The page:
WCT is a special agreement under the Berne Convention, which deals with the protection of works and the rights of their authors in the digital environment. In addition to the rights recognised by the Berne Convention, they are granted certain economic rights. The Treaty also deals with two subject matters to be protected by copyright: (i) computer programs, whatever the mode or form of their expression; and (ii) compilations of data or other material (databases).
WPPT deals with the rights of two kinds of beneficiaries, particularly in the digital environment: (i) performers (actors, singers, musicians, etc.); and (ii) producers of phonograms (persons or legal entities that take the initiative and have the responsibility for the fixation of sounds).
The Geneva Act of the Hague Agreement Concerning the International Registration of Industrial Designs, adopted at Geneva on 2nd July 1999 (the "Hague Agreement")
The Hague Agreement governs the international registration of industrial designs. The Agreement effectively establishes an international system - the Hague System - that allows industrial designs to be protected in multiple countries or regions with minimal formalities.
Hague applications filed designating the UK will also include Guernsey. This means that if a design registration is subsequently granted for any of these applications in the UK, protection will automatically be afforded in Guernsey without any need for applicants to re-register their design there.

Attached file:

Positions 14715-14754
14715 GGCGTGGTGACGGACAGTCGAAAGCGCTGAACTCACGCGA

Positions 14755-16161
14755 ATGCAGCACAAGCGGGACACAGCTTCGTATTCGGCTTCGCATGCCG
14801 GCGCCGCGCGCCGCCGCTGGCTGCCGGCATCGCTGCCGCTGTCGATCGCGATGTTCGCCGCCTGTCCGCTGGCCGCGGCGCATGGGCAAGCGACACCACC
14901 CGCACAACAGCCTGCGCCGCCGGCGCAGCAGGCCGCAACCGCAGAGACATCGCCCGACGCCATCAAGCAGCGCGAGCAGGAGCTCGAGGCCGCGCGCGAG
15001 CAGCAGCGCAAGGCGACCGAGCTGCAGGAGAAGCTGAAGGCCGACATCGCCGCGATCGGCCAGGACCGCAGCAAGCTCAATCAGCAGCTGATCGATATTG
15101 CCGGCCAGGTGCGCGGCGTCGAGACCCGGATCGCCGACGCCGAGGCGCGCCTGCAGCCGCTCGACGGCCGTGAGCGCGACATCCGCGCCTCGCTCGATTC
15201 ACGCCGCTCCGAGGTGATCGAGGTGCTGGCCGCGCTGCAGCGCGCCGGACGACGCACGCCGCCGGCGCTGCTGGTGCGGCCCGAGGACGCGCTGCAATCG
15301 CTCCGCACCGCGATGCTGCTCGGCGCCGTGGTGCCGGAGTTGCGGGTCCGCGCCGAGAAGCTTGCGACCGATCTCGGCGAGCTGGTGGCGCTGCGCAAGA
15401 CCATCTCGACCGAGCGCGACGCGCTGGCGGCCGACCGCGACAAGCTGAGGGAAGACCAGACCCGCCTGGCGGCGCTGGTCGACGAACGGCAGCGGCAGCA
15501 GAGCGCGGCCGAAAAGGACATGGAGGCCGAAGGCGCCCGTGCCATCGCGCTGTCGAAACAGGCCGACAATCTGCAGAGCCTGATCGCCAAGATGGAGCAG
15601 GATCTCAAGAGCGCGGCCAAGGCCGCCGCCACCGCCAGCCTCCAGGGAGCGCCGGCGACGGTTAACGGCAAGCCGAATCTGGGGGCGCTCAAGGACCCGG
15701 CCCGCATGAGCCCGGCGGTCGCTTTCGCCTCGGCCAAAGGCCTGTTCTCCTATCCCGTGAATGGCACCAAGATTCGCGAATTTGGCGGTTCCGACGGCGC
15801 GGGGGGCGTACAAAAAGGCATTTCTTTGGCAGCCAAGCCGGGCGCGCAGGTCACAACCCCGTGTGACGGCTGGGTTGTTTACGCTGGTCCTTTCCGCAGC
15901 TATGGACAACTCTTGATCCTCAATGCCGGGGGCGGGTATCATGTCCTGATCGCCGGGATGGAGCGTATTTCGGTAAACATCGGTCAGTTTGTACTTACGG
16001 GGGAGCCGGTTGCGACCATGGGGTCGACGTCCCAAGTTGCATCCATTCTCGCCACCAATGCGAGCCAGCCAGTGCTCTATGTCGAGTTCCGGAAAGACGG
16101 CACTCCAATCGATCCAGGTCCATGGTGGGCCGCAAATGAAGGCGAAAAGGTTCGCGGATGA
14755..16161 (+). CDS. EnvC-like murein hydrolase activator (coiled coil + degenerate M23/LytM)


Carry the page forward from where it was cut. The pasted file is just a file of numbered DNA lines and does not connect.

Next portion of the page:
The Nice Agreement Concerning the International Classification of Goods and Services for the Purposes of the Registration of Marks (the "Nice Agreement").
The Nice Agreement establishes a classification of goods and services for the purposes of registering trademarks and service marks (the Nice Classification). The trademark offices of Contracting States must indicate, in official documents and publications in connection with each registration, the numbers of the classes of the Classification to which the goods or services for which the mark is registered belong.
The Patent Co-Operation Treaty, done at Washington on 19th June 1970 ("PCT")
The Patent Cooperation Treaty (PCT) assists applicants in seeking patent protection internationally for their inventions, helps patent offices with their patent granting decisions, and facilitates public access to a wealth of technical information relating to those inventions. By filing one international patent application under the PCT, applicants can simultaneously seek protection for an invention in a large number of countries.
PCT application designating the UK will also include Guernsey. This means that if a patent is subsequently granted for any of these applications in the UK, protection will automatically be afforded in Guernsey without any need for applicants to re-register their UK patent. This change also means that residents and businesses located in Guernsey can file new PCT applications with the UK Intellectual Property Office, the European Patent Office, or direct with the International Bureau.
The Singapore Treaty on the Law of Trademarks, adopted at Singapore on 27th March 2006 (the "Singapore Treaty").
Notification of extension expected to be deposited in Q4 2022
The Signapore Treaty seeks to create a modern and dynamic international framework for the harmonisation of administrative trademark registration procedures. Building on the Trademark Law Treaty of 1994, the Singapore Treaty has a wider scope of application and addresses more recent developments in the field of communication technologies.
The Trade Mark Law Treaty, adopted at Geneva on 27th October 1994 ("TLT").
Notification of extension expected to be deposited in Q4 2022
The TLT aims to standardize and streamline national and regional trademark registration procedures. This is achieved through the simplification and harmonization of certain features of those procedures, thus making trademark applications and the administration of trademark registrations in multiple jurisdictions less complex and more predictable.